PUBLIC SUBMISSION

As of: 1/19/21 12:21 PM
Received: January 15, 2021
Status: Non_Public
Tracking No. 1k5-9l8k-ojc6
Comments Due: January 15, 2021
Submission Type: Web

Docket: FINCEN-2020-0013
Agency Information Collection Activities; Proposed Renewal; Comment Request; Renewal Without Change of Reports of Foreign Financial Accounts Regulations and FinCEN Report 114, Report of Foreign Bank And Financial Accounts

Comment On: FINCEN-2020-0013-0001
Agency Information Collection Activities; Proposals, Submissions, and Approvals: Renewal Without Change of Reports of Foreign Financial Accounts Regulations and FinCEN Report 114, Report of Foreign Bank and Financial Accounts

Document: FINCEN-2020-0013-DRAFT-0073
Comment on FR Doc # 2020-25216


Submitter Information

Name: Anonymous Anonymous

General Comment

The FBAR shouldn't be renewed unchanged. The requirement for US Persons who live abroad to report the local accounts they use to conduct their everyday financial lives should be removed entirely.

Some reasons the FBAR is punitive, prohibitive and not fit for purpose for Americans who live abroad:

- The minimum amount of $10,000 is out-of-touch with modern times. If it were to be adjusted accounting for inflation since its inception, it would be almost $70,000.

- The requirement that all bank accounts highest amounts must be reported gives the false picture of having more money than there actually is - for example, when I moved house, my account temporarily showed the full purchase value of my sold property, before this was then moved to the seller's account. It was only in my account for a matter of hours and did not reflect my genuine account balance.

- The penalties are extremely high. They are not related to any taxed owed and unfairly punish those who may have unknowingly made errors.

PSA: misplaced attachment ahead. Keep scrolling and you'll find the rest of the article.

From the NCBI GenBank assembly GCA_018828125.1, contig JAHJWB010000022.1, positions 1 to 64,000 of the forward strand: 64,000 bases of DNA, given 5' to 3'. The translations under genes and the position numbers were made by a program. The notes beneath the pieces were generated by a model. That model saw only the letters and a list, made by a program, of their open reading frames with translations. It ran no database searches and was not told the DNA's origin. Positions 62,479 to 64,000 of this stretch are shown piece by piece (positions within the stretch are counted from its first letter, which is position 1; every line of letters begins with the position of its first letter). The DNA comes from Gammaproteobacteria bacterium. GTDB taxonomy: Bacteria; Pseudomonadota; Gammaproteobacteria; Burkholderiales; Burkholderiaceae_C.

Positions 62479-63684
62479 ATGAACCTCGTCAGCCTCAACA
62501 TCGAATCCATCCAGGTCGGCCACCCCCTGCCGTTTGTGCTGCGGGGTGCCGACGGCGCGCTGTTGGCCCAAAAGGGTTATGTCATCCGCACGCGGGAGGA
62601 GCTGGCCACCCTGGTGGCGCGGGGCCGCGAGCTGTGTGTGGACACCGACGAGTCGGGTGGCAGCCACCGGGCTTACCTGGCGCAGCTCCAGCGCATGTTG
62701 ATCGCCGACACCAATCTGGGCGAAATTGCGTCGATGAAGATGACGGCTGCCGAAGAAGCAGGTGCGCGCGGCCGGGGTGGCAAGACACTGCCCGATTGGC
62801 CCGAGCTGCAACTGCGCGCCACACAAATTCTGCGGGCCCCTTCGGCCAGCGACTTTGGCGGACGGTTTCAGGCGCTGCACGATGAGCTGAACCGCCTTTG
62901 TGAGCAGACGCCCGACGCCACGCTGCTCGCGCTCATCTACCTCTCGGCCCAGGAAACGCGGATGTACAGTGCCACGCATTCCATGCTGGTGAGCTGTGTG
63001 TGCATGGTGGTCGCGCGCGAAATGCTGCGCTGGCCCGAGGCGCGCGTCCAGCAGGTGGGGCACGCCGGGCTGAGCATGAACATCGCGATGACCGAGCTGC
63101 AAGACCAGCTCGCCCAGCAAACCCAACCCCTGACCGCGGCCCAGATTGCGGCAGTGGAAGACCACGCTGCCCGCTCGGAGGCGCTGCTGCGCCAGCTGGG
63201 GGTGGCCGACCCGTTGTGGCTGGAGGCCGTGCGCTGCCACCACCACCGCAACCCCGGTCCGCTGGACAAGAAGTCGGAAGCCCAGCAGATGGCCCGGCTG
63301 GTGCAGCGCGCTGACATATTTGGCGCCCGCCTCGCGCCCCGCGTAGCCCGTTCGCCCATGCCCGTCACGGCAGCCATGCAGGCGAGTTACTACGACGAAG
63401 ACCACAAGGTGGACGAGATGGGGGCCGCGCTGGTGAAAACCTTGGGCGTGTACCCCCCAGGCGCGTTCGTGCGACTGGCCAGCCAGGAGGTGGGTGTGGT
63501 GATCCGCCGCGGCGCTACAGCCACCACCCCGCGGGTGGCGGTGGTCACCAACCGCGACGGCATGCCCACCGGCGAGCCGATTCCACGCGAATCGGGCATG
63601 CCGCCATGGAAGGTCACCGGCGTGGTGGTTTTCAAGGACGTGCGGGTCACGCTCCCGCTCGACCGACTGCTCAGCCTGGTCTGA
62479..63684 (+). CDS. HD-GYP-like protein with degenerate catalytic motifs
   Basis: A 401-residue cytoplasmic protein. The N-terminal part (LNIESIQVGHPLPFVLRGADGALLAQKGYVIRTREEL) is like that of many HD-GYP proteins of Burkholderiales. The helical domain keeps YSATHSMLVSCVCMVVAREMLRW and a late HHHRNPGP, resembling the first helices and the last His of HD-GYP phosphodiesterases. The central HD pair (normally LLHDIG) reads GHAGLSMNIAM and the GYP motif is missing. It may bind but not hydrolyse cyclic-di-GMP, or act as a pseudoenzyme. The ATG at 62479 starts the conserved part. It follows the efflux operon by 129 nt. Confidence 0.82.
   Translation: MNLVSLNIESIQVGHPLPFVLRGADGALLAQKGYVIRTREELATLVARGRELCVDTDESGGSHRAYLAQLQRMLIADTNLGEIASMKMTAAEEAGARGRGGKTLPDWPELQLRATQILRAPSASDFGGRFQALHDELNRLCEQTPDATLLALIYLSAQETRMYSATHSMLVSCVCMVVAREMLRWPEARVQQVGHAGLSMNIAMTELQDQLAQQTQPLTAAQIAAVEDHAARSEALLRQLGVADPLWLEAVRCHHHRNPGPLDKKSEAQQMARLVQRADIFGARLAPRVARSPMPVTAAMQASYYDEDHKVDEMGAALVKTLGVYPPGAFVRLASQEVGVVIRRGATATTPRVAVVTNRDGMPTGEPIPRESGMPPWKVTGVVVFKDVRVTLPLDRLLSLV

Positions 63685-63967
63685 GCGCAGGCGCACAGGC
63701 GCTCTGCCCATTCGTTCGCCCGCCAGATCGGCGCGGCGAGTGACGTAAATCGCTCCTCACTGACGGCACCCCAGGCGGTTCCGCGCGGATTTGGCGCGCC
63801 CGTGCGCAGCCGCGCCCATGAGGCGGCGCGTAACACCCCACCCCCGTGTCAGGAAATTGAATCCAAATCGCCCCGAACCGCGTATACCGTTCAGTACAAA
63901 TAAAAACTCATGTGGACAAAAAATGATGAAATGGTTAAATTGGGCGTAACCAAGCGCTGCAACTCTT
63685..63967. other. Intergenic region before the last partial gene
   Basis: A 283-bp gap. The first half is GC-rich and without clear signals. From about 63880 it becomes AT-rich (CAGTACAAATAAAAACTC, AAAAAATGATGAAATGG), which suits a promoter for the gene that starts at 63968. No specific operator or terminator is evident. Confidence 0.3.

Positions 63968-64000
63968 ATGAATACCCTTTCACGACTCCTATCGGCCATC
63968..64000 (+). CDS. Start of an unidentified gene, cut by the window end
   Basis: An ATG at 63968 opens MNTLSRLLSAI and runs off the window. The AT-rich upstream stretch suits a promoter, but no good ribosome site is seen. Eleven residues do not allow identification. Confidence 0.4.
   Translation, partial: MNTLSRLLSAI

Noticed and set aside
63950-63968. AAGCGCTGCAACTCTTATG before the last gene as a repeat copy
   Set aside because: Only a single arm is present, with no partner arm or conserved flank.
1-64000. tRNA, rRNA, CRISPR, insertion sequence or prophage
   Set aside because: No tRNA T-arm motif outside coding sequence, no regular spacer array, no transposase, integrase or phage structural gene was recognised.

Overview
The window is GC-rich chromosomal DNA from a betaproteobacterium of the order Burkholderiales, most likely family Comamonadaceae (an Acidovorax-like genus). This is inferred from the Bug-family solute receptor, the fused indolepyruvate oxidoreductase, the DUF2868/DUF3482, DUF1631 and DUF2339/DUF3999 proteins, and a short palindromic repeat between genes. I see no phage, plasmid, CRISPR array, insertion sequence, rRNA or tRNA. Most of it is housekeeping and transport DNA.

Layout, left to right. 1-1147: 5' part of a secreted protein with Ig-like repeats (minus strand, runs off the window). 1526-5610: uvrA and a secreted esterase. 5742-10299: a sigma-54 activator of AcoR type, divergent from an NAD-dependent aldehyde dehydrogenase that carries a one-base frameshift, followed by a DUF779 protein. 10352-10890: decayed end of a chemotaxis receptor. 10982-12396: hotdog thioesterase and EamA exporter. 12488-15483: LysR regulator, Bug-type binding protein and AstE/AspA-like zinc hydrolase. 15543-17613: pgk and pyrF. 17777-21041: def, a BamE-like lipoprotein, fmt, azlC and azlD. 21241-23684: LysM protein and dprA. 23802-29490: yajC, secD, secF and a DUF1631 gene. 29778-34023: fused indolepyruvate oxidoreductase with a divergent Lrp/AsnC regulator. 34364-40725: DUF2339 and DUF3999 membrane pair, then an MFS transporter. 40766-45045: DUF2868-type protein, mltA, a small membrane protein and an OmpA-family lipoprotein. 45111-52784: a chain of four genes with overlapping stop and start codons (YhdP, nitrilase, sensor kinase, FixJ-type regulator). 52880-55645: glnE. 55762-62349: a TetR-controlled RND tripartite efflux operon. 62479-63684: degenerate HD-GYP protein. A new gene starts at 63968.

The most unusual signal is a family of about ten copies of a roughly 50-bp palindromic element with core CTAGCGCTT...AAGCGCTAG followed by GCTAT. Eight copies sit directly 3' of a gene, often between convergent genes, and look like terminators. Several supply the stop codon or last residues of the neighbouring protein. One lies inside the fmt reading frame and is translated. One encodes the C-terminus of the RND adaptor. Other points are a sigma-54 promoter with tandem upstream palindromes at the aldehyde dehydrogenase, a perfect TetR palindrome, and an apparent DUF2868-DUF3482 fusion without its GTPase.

- The costs to get expert help in filing FBARs are extremely high, even before the additional cost for filing tax returns. I earn far below the Foreign Earned Income Exclusion / FTC thresholds and have not owed any US tax in the thirty years I've lived abroad as a dual citizen.

- Currency fluctuations lead to misleading and false values.

-The reporting value has not been adjusted to inflation. In 1970, $10,000 would be considerably more than it would be worth in 2021.

- The FBAR has to be submitted online, with no guarantee of encryption. The FBAR is very vulnerable to identity theft, containing a wealth of sensitive personal data including a person's legal name, date of birth, social security number, address, bank account numbers, etc.

I have been a UK resident for over three decades. I have no intentions of returning to the United States. It is not reasonable that the accounts I hold to pay my bills and mortgage, in which I receive my salary and live my quite ordinary life, are considered 'foreign accounts' - they are what I use to live day to day. Of course I appreciate the need to prevent money laundering but the fact is that most expats are not criminals or money launderers; they are law-abiding citizens who happen to live abroad and live in constant fear of the IRS despite living by the rules.

Please refer to the below link - a paper on the subject of Citizenship-Based Taxation. https://papers.ssrn.com/sol3/papers.cfm?abstract_id=3725506&fbclid=IwAR23FiHDsx3_D5N3gs8wKxkWaSxO0JhuravtLo1m9ssfp7jYEen_WGGKIWw